The Dutch government said it had decided to phase out the use of anti-virus software made by Kaspersky Labs “as a precautionary measure” and was advising companies involved in safeguarding vital services to do the same.
In a letter to parliament, Justice Minister Ferdinand Grapperhaus said the decision was made because the Russian government had an “offensive cyber programme that targets among others the Netherlands and Dutch interests”. He also said Moscow-based Kaspersky was subject to Russian laws that could oblige it to comply with Russian state interests.
The decision is the latest blow to Kaspersky, whose founder Eugene Kaspersky, firmly denies any cooperation with Russian intelligence. Kaspersky could not immediately be reached for comment.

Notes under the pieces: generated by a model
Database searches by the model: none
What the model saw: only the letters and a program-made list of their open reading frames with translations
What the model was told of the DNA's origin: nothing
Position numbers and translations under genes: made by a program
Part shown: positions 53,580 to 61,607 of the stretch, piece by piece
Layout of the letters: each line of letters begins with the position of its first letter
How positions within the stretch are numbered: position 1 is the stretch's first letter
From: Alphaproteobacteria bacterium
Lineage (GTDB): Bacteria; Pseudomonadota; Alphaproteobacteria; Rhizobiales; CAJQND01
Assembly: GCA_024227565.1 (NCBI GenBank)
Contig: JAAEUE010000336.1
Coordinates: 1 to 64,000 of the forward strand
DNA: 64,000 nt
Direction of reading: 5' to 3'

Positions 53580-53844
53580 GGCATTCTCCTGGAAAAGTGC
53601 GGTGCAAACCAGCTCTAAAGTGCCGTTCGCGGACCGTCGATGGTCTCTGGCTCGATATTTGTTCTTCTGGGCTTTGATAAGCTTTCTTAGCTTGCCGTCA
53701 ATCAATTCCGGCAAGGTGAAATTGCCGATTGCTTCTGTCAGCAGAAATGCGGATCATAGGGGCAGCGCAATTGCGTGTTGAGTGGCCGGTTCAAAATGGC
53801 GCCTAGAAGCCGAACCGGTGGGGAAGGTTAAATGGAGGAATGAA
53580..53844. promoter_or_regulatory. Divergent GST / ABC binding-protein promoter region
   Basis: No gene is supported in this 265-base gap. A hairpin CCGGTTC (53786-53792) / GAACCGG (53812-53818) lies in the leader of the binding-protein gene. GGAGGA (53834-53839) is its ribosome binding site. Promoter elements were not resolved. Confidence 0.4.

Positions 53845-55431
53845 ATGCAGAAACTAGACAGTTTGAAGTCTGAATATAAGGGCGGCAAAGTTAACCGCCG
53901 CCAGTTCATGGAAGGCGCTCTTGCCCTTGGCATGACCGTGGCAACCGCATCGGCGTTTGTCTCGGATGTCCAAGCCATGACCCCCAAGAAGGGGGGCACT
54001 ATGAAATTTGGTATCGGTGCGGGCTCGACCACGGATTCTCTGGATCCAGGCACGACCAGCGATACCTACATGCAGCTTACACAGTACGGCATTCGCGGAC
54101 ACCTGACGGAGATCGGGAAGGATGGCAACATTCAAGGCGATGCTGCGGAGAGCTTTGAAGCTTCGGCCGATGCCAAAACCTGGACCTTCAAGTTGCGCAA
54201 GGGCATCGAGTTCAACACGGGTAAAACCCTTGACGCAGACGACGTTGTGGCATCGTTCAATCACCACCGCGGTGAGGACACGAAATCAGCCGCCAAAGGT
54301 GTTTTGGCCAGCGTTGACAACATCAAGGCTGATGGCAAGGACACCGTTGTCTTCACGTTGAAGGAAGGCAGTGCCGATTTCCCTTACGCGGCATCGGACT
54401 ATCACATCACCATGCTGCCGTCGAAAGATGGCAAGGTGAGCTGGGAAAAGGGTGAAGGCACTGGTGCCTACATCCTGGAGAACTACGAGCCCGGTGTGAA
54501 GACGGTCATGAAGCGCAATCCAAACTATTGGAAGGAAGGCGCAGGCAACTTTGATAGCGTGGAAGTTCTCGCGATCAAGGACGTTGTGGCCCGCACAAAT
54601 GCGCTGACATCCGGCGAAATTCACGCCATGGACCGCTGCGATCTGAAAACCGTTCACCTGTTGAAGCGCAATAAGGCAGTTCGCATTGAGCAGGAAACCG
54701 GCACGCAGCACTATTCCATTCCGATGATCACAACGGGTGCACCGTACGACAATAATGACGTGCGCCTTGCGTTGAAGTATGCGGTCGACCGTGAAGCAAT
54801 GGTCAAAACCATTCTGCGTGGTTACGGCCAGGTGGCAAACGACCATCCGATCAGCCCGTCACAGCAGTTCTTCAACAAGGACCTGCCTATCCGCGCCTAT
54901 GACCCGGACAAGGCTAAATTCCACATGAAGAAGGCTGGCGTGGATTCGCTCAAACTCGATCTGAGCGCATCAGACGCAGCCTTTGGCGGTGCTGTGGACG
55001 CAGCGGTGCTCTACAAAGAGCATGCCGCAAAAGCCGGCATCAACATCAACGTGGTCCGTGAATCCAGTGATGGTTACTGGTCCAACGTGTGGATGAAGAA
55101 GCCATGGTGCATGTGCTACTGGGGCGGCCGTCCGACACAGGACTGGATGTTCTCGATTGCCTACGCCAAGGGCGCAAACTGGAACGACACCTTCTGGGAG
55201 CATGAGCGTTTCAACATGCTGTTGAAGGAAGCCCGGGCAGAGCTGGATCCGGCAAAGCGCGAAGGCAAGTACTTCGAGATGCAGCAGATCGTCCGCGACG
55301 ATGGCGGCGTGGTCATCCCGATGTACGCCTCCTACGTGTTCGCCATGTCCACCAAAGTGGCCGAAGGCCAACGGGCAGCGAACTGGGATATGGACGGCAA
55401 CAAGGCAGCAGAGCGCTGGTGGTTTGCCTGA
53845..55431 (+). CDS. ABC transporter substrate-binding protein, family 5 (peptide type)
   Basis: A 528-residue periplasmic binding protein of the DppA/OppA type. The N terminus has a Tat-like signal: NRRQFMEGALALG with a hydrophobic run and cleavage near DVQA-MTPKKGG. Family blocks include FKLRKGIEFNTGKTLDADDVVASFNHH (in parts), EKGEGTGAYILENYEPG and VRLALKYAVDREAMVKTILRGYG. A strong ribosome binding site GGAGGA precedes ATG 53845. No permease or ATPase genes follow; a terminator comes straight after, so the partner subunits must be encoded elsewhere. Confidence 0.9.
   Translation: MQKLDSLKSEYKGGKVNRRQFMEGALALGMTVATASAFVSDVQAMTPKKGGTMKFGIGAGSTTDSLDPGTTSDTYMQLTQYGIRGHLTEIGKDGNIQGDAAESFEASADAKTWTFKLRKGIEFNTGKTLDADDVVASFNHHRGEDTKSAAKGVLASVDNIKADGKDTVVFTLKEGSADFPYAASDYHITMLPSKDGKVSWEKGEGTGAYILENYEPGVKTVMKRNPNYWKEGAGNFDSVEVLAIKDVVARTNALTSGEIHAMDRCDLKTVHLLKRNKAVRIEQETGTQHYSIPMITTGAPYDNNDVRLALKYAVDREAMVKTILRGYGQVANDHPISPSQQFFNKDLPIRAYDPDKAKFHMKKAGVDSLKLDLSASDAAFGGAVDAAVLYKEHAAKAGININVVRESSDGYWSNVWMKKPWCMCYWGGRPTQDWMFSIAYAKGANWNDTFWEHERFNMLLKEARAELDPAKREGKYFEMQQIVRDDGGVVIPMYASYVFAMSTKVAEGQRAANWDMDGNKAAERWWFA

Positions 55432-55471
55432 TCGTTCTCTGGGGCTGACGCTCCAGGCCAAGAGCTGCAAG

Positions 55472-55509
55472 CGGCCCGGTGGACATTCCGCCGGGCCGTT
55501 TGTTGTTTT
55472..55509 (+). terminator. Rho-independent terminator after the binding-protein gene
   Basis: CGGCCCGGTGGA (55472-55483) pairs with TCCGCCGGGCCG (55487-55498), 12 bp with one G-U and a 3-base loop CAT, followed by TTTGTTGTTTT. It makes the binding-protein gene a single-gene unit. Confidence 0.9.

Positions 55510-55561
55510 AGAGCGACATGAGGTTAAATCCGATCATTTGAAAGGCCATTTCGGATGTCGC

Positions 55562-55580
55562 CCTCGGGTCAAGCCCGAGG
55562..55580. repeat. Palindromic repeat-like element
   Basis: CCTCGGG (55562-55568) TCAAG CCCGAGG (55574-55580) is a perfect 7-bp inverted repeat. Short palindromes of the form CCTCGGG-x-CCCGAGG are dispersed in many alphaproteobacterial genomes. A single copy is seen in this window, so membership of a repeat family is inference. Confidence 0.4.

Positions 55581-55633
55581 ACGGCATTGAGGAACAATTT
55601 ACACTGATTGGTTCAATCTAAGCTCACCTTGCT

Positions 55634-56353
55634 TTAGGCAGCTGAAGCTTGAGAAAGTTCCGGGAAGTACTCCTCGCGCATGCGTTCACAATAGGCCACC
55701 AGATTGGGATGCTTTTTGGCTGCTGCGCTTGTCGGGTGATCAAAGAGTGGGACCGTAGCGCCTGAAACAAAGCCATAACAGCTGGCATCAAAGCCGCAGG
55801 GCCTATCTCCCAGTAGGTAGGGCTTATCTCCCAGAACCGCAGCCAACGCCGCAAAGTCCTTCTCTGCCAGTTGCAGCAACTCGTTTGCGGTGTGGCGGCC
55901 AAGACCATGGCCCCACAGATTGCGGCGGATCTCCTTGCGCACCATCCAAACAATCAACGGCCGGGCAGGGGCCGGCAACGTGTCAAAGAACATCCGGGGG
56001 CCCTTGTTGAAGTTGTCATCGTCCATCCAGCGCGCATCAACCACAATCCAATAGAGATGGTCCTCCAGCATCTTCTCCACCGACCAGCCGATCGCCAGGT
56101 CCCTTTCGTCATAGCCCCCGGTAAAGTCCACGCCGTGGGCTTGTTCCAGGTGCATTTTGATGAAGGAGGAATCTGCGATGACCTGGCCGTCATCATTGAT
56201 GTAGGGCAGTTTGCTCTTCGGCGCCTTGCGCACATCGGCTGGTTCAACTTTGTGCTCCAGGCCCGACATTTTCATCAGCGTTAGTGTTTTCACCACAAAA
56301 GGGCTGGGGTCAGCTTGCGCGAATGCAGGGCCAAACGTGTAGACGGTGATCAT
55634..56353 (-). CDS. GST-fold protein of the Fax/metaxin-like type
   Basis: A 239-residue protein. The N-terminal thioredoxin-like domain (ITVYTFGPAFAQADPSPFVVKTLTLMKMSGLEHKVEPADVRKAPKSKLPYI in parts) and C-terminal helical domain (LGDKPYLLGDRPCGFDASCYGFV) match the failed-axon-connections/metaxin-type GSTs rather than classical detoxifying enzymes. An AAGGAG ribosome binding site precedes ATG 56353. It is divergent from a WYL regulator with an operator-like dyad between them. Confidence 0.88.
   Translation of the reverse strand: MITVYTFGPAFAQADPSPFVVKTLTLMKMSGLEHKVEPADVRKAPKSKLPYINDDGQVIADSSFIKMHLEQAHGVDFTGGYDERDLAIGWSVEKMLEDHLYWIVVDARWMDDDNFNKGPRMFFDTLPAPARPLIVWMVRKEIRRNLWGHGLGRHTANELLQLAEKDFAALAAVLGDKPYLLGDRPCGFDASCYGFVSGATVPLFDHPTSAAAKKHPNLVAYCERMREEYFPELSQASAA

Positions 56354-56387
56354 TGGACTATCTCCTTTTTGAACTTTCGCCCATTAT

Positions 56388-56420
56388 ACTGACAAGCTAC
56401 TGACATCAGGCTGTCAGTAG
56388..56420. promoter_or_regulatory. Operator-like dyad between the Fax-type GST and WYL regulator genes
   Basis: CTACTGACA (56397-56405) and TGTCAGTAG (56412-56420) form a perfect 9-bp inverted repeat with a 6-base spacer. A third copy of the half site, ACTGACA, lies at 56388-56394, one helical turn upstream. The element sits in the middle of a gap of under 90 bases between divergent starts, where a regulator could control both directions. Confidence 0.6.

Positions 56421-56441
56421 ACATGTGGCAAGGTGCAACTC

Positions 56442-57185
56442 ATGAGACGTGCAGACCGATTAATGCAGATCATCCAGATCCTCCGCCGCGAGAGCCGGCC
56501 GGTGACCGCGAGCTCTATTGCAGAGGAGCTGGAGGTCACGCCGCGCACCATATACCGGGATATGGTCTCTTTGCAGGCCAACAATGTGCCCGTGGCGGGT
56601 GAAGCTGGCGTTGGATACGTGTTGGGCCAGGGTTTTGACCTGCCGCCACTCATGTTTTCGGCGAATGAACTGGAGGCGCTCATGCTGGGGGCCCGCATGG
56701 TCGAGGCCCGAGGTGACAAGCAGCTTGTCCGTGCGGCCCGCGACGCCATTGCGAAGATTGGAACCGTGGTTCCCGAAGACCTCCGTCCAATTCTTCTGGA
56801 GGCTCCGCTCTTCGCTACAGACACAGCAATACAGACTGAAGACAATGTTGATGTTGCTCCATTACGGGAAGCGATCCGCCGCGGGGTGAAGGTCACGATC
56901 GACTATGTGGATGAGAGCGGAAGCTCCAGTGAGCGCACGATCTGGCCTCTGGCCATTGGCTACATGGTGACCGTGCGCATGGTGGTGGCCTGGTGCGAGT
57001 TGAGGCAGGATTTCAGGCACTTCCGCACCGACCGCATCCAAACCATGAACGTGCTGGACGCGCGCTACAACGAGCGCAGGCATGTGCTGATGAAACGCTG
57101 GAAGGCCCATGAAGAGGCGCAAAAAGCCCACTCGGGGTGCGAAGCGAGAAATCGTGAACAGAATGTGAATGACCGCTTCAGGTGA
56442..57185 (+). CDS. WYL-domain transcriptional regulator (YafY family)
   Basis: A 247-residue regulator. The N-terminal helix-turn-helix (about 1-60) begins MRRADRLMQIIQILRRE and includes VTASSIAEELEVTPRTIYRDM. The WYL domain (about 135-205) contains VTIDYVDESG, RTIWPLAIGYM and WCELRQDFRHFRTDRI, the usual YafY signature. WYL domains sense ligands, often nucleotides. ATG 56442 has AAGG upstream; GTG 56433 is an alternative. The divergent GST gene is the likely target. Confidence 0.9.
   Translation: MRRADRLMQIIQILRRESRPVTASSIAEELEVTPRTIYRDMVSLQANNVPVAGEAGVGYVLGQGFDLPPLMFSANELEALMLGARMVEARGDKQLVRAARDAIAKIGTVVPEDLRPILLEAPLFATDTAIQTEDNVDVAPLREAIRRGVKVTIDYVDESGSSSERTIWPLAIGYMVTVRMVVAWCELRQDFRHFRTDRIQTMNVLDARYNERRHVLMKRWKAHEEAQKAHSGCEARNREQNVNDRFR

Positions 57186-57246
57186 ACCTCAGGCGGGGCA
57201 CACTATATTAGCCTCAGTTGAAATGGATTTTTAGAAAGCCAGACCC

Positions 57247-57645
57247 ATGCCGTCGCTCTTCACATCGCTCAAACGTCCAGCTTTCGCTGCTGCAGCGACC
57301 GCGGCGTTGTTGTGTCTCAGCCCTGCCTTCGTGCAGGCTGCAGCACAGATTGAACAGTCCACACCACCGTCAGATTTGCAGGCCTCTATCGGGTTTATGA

The Dutch decision follows a US Department of Homeland Security ban on the use of Kaspersky software by the US Federal government in 2017.
It also follows a warning by Britain’s National Cyber Security Centre for agencies and organizations not to use Russian anti-virus software if they were guarding classified information that the Kremlin could target.
In April, Twitter banned Kaspersky from advertising on its platform, citing US allegations of ties between the company and Russian intelligence.
“The (Dutch) cabinet has carried out an independent review and analysis and made a careful decision on that basis,” Grapperhaus said. “Although there are no concrete cases of misuse known in the Netherlands, it cannot be excluded.”
Grapperhaus said the government would consider revising the decision “if circumstances justify” doing so.